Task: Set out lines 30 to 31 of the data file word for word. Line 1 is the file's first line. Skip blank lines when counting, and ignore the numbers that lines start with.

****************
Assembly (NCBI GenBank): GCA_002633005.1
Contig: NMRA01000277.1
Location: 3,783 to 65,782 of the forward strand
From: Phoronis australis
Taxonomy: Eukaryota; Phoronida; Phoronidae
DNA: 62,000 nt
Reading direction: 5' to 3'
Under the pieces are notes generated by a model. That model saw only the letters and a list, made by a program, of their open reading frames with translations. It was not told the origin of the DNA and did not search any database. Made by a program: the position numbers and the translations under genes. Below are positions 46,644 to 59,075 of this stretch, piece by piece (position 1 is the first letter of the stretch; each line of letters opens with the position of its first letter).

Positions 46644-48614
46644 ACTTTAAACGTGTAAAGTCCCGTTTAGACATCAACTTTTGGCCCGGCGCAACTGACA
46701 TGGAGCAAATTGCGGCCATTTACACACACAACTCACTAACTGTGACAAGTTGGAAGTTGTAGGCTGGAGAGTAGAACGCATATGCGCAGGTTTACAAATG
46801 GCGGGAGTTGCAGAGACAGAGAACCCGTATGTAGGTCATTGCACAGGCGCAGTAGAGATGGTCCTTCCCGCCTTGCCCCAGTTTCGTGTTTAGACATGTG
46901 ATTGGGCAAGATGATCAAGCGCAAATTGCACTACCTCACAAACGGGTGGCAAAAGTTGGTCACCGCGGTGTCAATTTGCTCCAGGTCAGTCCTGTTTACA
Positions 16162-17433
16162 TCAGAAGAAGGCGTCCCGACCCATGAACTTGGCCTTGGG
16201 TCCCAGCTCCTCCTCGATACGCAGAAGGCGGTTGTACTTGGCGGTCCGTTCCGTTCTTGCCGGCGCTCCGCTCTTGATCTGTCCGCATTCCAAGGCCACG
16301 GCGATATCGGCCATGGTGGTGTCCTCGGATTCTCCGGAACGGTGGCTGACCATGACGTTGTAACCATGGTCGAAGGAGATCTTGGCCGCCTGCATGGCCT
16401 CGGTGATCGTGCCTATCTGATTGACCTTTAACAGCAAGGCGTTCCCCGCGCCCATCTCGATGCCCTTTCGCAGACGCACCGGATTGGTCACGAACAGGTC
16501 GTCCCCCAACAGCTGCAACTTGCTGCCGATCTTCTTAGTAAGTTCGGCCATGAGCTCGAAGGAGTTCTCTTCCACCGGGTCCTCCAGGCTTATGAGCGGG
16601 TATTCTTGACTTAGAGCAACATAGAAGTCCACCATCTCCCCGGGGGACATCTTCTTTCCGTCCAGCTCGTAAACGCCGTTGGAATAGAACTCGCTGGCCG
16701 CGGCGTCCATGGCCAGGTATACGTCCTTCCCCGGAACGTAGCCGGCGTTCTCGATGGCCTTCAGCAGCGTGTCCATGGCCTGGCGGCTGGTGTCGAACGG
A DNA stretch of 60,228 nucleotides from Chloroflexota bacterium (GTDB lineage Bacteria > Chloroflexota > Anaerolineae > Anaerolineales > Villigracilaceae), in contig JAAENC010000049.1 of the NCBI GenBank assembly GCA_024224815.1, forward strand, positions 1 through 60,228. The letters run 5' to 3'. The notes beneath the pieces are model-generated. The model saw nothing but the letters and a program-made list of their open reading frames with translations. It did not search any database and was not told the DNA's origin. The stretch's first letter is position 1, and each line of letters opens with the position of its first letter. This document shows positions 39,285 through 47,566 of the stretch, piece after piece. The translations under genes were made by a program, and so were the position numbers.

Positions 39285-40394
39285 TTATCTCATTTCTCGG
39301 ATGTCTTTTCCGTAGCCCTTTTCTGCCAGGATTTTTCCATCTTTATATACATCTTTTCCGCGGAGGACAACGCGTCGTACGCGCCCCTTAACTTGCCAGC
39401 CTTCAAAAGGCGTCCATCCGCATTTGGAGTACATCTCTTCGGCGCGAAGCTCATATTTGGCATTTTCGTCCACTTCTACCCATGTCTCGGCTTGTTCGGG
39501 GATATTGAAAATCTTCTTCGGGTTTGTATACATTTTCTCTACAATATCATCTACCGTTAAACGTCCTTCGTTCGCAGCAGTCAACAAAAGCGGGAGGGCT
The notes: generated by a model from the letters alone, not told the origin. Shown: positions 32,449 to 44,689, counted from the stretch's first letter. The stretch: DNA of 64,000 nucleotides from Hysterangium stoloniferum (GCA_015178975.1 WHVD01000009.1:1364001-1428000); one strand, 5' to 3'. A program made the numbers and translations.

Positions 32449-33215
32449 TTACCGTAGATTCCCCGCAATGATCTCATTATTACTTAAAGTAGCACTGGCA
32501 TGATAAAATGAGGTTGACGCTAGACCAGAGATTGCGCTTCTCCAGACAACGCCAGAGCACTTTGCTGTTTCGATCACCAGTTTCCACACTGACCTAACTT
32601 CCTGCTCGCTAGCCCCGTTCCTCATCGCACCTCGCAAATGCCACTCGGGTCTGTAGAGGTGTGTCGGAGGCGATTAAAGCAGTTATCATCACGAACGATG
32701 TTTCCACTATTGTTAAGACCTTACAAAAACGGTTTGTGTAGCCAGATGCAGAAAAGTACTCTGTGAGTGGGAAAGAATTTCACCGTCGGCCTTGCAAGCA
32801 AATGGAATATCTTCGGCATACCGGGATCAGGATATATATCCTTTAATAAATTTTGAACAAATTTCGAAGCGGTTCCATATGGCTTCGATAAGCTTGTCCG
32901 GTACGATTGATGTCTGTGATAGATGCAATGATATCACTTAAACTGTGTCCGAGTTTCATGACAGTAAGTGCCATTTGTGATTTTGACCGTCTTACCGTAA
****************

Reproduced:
32449 TTACCGTAGATTCCCCGCAATGATCTCATTATTACTTAAAGTAGCACTGGCA
32501 TGATAAAATGAGGTTGACGCTAGACCAGAGATTGCGCTTCTCCAGACAACGCCAGAGCACTTTGCTGTTTCGATCACCAGTTTCCACACTGACCTAACTT